I do agree that getting a 1TB 7200RPM SATA hdd is both cheap and quite the improvement over what you currently have.

 

Bottomline is that there are 3 important upgrades that when combined will give you quite a feeling of a fresh machine on your hands:

1. RAM

2. GPU

3. HDD

post #12 of 21
post #13 of 21


 

Quote:
Originally Posted by Roller View Post

Windows 7 has a much better resource management, and Aero is not an issue as it can be enabled on gpus that are much weaker than yours and run as smooth as with Aero disabled. Also take in account XP is much less safer than either Vista or 7.

 

I do think you getting a pair of 1GB DDR modules is a good idea, and better to do it while they still last, as prices are already climbing a little on many places.

 

No point on going with XP as it will only have some security updates until it finally gets the axe, while 7 is very much alive. XP is a dying horse, more prone to catching diseases, and just plain less stable than 7. Make no mistakes, games run fast on 7, more than you can imagine, especially if you have a Nvidia gpu.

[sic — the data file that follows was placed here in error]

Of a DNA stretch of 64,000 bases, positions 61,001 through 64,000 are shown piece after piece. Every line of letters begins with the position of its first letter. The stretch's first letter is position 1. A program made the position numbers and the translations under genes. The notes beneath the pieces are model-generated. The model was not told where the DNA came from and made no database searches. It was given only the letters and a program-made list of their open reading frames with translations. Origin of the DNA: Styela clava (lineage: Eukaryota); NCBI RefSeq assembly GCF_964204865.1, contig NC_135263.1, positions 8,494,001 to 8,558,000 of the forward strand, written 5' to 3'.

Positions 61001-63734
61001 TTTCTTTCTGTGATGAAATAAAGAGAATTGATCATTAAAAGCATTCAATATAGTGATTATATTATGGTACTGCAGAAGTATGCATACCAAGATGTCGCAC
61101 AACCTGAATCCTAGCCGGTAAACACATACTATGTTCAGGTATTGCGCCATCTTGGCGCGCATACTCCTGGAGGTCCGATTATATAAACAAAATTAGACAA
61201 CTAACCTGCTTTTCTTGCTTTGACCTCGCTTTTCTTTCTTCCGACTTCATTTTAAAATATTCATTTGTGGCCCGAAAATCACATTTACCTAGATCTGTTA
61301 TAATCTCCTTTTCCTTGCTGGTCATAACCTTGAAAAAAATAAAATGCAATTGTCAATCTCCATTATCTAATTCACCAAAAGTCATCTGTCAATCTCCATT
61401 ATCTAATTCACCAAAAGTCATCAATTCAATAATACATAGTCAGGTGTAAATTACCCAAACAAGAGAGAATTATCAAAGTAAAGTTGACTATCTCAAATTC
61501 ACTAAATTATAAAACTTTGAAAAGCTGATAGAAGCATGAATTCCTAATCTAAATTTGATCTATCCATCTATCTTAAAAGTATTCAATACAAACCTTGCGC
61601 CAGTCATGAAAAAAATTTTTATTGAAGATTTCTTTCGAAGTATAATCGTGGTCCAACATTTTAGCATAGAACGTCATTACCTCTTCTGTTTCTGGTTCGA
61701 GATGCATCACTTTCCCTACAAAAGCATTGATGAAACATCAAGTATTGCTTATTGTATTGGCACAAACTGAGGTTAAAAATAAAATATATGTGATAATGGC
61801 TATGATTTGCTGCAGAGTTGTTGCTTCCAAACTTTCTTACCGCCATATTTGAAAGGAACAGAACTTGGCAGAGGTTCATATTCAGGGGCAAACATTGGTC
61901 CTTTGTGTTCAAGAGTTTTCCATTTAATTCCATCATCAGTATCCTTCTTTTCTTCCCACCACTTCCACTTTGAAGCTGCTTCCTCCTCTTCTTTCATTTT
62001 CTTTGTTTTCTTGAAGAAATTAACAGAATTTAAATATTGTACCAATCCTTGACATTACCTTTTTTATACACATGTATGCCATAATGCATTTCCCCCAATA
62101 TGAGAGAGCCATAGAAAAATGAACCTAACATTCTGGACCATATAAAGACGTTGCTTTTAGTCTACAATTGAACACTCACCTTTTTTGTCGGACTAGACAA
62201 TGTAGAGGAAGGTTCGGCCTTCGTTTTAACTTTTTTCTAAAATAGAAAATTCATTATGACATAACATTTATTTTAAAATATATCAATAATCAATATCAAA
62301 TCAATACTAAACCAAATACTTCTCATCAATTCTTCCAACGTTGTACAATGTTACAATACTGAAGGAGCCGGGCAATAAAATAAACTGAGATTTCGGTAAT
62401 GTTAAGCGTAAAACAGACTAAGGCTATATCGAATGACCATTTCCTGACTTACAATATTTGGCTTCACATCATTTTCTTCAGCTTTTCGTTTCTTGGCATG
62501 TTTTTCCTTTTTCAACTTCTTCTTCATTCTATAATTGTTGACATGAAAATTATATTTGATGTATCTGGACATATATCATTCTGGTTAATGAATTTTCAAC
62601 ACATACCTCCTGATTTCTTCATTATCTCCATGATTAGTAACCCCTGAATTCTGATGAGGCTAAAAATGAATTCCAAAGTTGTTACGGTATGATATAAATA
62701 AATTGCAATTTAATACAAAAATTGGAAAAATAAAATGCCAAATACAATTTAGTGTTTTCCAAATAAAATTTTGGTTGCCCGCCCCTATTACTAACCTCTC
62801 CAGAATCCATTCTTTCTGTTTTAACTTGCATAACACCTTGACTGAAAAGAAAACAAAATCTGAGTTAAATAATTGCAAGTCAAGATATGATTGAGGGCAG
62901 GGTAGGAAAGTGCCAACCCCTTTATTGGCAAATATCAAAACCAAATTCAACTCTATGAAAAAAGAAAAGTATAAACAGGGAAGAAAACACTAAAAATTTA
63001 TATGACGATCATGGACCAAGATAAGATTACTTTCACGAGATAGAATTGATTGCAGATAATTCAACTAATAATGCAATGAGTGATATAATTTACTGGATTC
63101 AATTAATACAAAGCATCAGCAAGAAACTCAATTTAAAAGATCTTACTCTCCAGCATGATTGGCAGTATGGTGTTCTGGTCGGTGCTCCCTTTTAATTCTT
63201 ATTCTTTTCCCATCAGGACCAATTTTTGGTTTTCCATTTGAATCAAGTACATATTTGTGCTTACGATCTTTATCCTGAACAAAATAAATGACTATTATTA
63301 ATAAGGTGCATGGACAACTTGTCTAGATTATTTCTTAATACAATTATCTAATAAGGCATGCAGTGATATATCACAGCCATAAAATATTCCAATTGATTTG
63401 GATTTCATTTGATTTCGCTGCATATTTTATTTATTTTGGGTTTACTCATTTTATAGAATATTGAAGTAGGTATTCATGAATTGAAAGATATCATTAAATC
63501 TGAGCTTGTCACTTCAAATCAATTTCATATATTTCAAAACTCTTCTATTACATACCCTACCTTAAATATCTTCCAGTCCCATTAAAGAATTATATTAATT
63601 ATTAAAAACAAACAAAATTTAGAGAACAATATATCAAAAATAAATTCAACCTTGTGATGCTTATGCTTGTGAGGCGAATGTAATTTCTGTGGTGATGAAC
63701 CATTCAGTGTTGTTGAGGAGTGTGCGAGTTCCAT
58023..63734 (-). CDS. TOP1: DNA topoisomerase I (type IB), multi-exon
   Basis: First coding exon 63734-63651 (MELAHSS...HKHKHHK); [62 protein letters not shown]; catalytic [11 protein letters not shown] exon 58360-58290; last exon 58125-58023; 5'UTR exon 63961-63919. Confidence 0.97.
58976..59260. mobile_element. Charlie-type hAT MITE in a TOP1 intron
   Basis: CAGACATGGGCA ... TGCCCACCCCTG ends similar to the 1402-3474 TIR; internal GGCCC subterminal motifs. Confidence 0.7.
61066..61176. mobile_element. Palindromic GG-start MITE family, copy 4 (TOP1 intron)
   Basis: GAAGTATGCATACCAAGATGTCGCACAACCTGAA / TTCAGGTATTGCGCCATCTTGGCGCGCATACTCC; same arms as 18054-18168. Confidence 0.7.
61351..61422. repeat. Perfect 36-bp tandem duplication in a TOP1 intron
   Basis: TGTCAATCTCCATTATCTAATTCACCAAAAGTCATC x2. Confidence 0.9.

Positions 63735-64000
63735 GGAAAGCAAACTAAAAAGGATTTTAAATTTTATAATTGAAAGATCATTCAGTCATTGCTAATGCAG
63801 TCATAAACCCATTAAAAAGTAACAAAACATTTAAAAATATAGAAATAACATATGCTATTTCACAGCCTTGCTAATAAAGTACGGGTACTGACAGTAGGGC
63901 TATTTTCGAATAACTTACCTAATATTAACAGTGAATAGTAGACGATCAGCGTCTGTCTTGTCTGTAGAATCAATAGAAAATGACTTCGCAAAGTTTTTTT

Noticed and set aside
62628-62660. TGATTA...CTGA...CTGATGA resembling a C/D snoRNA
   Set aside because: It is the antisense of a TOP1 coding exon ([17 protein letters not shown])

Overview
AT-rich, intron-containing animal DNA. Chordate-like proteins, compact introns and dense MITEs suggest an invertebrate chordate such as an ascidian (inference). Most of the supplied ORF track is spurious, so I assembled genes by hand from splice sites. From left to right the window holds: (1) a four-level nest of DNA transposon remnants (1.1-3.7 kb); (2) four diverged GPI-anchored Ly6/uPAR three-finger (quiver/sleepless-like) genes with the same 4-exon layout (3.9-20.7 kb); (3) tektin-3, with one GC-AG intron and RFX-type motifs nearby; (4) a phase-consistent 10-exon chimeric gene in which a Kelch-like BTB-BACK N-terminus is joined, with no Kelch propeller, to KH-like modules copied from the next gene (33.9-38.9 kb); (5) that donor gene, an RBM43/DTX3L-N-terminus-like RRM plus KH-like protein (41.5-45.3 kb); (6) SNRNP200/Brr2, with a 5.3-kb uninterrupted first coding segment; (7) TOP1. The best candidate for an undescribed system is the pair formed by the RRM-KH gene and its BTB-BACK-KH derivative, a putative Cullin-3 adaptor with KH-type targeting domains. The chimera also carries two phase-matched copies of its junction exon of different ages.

If gaming is really what you intend to do on that machine, then there is no question that a stronger gpu will give you better performance in games. You could try and see if you can find a relatively cheap GTX 460 1GB. That paired with your machine, and hopefully along with 2GB more of memory, and you'll be quite satisfied with the gaming performance difference of the before and after wink.gif Though you didn't say which monitor you have and at what resolution you usually play games.